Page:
Gulbis Could Alter Schedule

By Brian HewittAugust 1, 2007, 4:00 pm
Natalie Gulbis, who won the Evian Masters in France Sunday to notch her first LPGA victory, played her first round at the Old Course Tuesday at St. Andrews.
Afterward she promptly hired a local caddie to help tutor her regular caddie, Greg Sheridan, during her final practice round Wednesday. This guys been caddying here for about 20 years, Gulbis said. Were going to pick his brain.
The Ricoh Womens British Open begins Thursday on the Old Course. Its the final professional major of the year for women. But for now, Gulbis is the biggest story in womens golf.
The reaction to her victory by her peers, Gulbis said, has been special. Players have been running up to me to congratulate me, she said. People that Ive looked up to were happy for me. It was an amazing feeling.
Gulbis has spent much of the year nursing a sore back. She has been healing structurally but the pain was still acute when she arrived in France for the Evian event.
According to sources in the Gulbis camp she was hitting the ball great prior to the start of the tournament and begged doctors on site to do something to get her out onto the golf course. Eventually they settled on Motrin, an anti-inflammatory.
Gulbis wont return to the States until next week. At that time her team will implement a plan thats been in place for some time contingent on her winning her first LPGA tournament.
Expect her to make the rounds of national television talk shows. There is the matter of her 2008 swimsuit calendar to complete. And there will be more emphasis on getting the back to 100 percent. That could mean Gulbis will have to cut back on her schedule for the rest of the year. But getting Gulbis to stop playing golf, her people say, will be difficult.
The news has been less encouraging from the Fred Couples camp. Couples, like Gulbis, has been bothered by back problems much of the year.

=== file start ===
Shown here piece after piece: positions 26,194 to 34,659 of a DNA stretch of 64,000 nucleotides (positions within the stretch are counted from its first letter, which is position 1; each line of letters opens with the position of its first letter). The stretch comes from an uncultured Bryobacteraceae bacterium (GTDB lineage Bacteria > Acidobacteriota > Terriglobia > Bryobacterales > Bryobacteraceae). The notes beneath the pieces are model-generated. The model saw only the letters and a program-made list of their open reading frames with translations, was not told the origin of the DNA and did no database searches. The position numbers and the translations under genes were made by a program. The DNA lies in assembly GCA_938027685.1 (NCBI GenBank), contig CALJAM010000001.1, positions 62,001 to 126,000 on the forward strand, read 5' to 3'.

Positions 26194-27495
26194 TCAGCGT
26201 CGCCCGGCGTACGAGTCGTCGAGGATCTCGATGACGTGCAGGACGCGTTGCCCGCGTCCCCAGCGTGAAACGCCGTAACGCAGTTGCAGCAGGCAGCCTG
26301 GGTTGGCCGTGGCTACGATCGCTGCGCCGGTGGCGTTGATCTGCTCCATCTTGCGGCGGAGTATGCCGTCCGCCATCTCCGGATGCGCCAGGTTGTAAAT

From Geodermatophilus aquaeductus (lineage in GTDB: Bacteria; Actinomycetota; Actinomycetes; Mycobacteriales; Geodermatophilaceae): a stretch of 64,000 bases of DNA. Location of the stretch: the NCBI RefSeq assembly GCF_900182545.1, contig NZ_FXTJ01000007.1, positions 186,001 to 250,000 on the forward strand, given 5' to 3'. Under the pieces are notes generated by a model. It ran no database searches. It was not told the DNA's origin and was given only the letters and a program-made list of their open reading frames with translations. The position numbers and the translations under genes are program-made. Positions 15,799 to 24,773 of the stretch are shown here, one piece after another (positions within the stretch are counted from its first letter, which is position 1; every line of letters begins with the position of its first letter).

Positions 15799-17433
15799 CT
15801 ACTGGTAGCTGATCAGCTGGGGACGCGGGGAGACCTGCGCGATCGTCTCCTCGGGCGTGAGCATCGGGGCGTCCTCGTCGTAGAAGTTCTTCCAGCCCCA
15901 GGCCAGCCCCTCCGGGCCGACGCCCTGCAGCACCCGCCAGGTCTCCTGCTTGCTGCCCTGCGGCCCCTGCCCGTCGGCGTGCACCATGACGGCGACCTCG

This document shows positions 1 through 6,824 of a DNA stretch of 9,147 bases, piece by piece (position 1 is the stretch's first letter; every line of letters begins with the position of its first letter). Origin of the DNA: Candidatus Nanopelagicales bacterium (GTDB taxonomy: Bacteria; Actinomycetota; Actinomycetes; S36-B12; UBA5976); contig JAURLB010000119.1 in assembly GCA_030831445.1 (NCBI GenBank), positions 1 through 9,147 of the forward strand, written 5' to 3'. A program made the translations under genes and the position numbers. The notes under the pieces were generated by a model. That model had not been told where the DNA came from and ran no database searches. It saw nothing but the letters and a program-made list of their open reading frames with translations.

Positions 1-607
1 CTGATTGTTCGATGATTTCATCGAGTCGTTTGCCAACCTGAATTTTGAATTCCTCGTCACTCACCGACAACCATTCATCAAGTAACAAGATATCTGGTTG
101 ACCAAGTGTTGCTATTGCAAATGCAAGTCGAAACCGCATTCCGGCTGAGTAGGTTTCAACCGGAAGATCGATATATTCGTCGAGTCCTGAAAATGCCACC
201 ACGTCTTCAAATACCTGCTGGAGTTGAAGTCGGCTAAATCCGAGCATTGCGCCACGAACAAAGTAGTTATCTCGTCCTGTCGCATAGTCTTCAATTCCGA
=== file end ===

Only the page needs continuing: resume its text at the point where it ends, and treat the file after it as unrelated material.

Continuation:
Couples hasnt played since The Masters in April when he finished tied for 30th. Prior to that he missed the cut at the FBR Open and withdrew at the AT&T Pebble Beach Pro-Am.
Fred still hopes to return to play in the fall, said Lynn Roach Jr., Couples agent. But every time hes played recently the back has reacted badly and its back to square one.
Meanwhile, what ever happened to Jonathan Kaye?
When last seen on a golf course Kaye was finishing tied for 29th at Q-School at the end of last year. The two-time PGA TOUR winner limped through much of that week with a foot injury and underwent surgery soon afterward.
The next tournament he plays in 2007 will be his first.
The injury is located in the area of his big toe and has troubled him for years. Its similar to turf toe that besets a lot of NFL players.
The surgery was to repair a bone spur that had grown into a nerve. At first doctors thought the recovery would take only a few months. But despite rehabbing four times a week, Kaye is still unable to walk 18 holes.
Kayes wife, Jennifer, recently gave birth to the couples second child, Breeze Harper Kaye. A spokesman for Kaye said as soon doctors give him the green light, he will return to playing on the PGA TOUR.
Just how historic is the Old Course at St. Andrews?
So much so that 84-year-old Hall of Famer Louise Suggs has traveled to Scotland for the event. Gone, at least for now, is the sign outside the clubhouse that said, No Dogs Or Women Allowed.
Suggs told the New York Times that she will camp out and watch the women play the famous Road Hole 17th which the women will play as a par-5.
That brings to mind the famous quote uttered by Ben Crenshaw when asked why the 17th was such a great par-4 for the men. Because, Crenshaw tongue-in-cheeked, its a par-4.

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    Golf's Olympic format, qualifying process remain the same

    By Rex HoggardMarch 19, 2018, 6:25 pm

    AUSTIN, Texas – Potential Olympic golfers for the 2020 Games in Tokyo were informed on Monday that the qualification process for both the men’s and women’s competitions will remain unchanged.

    According to a memo sent to PGA Tour players, the qualification process begins on July 1, 2018, and will end on June 22, 2020, for the men, with the top 59 players from the Olympic Golf Rankings, which is drawn from the Official World Golf Ranking, earning a spot in Tokyo (the host country is assured a spot in the 60-player field). The women’s qualification process begins on July 8, 2018, and ends on June 29, 2020.

    The format, 72-holes of individual stroke play, for the ’20 Games will also remain unchanged.

    The ’20 Olympics will be held July 24 through Aug. 9, and the men’s competition will be played the week before the women’s event at Kasumigaseki Country Club.

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    Webb granted U.S. Women's Open special exemption

    By Will GrayMarch 19, 2018, 6:22 pm